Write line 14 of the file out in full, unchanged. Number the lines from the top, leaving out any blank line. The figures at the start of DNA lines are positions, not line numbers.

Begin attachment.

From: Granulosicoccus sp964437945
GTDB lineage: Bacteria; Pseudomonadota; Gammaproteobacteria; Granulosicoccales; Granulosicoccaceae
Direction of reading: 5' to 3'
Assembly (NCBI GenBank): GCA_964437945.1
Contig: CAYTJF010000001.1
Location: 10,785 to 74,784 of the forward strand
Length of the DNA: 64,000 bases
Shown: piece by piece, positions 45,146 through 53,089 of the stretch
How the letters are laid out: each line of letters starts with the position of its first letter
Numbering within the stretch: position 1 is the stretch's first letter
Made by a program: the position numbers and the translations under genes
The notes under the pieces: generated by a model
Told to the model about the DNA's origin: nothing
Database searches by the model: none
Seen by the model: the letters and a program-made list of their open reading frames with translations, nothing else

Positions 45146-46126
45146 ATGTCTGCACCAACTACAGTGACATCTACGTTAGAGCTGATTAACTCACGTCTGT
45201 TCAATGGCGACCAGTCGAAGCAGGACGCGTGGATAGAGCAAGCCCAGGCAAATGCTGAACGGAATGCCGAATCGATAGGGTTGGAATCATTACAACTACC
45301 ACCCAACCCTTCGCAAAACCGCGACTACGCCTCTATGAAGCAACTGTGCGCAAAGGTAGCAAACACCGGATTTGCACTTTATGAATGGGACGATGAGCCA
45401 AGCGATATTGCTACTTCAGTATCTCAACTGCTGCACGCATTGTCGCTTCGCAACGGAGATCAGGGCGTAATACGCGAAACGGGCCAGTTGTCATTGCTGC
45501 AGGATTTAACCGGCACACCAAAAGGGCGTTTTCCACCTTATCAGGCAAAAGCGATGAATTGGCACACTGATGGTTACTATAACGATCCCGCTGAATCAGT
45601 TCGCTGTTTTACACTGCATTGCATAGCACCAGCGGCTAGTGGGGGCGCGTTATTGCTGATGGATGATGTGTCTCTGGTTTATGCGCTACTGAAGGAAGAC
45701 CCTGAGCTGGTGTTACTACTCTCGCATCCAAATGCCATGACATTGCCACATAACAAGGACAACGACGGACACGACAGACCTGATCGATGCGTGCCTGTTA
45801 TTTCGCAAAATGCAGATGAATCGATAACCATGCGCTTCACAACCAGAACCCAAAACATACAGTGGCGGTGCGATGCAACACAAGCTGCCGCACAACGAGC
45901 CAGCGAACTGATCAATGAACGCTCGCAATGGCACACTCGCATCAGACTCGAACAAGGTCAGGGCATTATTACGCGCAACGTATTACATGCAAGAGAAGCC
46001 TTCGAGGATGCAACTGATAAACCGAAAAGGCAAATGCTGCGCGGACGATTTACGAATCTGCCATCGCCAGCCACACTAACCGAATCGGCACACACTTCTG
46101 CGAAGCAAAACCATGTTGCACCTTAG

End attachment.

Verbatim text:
Database searches by the model: none